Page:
Farnam StreetFrom Farnam Street

“What makes a genius is a story that never gets told, argues Adam Westbrook, the creative mind behind The Man Who Turned Paper Into Pixels. There is a single thread that connects history’s greatest achievers. “Well,” Westbrook argues, “actually it’s pretty simple but it’s the complete opposite to how we think today.”

It’s about the difficult years. In his book Mastery, which studies the patterns of history’s greatest achievers, Robert Greene describes this period as:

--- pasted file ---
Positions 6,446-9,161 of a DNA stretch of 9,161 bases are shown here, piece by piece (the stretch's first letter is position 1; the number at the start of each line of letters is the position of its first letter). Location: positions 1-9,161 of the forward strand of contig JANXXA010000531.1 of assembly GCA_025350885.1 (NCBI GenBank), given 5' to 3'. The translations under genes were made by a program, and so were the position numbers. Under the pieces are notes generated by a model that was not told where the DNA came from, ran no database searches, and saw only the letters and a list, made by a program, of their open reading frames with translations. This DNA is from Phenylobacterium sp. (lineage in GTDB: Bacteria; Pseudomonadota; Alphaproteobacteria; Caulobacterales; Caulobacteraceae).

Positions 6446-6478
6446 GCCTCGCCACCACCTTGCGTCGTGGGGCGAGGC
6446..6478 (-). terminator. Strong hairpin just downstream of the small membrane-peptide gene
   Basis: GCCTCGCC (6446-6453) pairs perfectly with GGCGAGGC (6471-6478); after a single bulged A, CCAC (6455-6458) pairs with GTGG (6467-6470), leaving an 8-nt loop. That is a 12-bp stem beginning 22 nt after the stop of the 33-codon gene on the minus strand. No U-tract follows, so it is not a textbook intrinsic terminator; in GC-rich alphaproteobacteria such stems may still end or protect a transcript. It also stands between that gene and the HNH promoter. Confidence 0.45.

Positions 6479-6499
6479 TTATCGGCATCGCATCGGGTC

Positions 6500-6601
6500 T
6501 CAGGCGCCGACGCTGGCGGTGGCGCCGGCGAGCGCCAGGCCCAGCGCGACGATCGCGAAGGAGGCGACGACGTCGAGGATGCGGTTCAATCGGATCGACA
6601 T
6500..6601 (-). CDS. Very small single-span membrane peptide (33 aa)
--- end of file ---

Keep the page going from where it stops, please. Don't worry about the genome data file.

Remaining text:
A largely self-directed apprenticeship that lasts some five to ten years [and] receive little attention because it does not contain stories of great achievement or discovery….

“Stephen King wrote every day for nine years before he even sold his first novel. And John Coltrane practiced the saxophone every day for 17 years before he got his first big hit.”…”

Read the full story at What Makes a Genius?.